Revisiting “Church and Society” after a quarter of a century – a critical reappraisal
Keywords: Apartheid, “Church and Society”, “The Confession of Belhar”, Cottesloe, Dutch Reformed Church, “The Open Letter”, “Ras, Volk en Nasie”, “The Reformation Day Confession”, “Kerk en Samelewing”, “Die Belydenis van Belhar”, Ned Geref Kerk, “Die Ope Brief”, “Die Hervormingsdaggetuienis”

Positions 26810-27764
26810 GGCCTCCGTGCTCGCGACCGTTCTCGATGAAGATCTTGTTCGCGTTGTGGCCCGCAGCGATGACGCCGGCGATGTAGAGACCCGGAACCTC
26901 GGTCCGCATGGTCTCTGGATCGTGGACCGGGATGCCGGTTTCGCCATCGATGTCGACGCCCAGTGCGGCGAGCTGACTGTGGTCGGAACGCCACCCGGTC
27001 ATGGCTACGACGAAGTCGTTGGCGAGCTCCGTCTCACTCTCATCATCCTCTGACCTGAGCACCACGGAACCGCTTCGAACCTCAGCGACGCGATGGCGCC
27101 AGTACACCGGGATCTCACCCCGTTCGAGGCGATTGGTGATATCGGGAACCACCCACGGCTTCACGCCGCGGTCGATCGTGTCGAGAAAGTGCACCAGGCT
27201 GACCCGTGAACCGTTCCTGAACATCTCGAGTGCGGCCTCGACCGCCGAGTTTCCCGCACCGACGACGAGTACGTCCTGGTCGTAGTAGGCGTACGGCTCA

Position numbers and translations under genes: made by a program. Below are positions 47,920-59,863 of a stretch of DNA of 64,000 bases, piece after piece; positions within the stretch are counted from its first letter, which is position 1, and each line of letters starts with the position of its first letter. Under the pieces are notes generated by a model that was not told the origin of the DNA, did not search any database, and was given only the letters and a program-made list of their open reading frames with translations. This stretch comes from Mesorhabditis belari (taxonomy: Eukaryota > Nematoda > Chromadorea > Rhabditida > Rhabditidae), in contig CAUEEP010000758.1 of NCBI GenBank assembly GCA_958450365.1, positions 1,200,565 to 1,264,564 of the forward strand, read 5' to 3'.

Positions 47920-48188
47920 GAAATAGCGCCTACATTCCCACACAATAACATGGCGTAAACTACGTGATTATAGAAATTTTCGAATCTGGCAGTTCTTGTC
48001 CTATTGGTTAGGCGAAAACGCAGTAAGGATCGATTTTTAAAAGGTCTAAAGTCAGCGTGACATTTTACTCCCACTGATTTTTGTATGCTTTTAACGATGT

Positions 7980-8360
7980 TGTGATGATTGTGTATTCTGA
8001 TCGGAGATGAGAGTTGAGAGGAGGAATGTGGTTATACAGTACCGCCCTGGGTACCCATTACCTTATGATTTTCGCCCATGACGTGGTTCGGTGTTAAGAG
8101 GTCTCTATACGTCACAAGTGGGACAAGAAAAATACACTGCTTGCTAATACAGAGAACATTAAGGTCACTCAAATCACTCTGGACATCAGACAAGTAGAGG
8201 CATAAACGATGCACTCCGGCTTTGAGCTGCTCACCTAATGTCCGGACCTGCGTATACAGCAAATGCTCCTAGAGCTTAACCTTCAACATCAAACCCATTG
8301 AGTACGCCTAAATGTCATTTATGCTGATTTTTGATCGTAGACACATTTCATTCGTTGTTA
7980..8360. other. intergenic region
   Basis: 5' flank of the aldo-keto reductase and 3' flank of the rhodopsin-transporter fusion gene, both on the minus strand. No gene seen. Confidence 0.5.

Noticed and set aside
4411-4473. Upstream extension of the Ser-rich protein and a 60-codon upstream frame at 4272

AbstractApart from the more immediate catalysts for “Church and Society” such as the Reformation Day Confession, the Open Letter, the suspension of the Dutch Reformed Church from the World Alliance of Reformed Churches and the Confession of Belhar, also the legacy of Cottesloe, the demise of “Ras, Volk en Nasie”, contributions of the Cape Synod, pressure from overseas Reformed institutions and growing internal misgivings about apartheid, should be kept in mind. Two divergent currents met in “Church and Society”, causing it to become a document of compromise. Theologically, it improved on its predecessor, but its ambivalent character subjected it to severe criticism. The most basic strategic mistake in “Church and Society” was the exclusion of the rest of the Dutch Reformed family. The Dutch Reformed Church was not yet ready to confess apartheid unreservedly as sin. Finally, it is suggested that our present situation urgently calls for a new, prophetic ecclesiastic directive, but then one coming from the Dutch Reformed family as a whole; still better: from one united Dutch Reformed Church.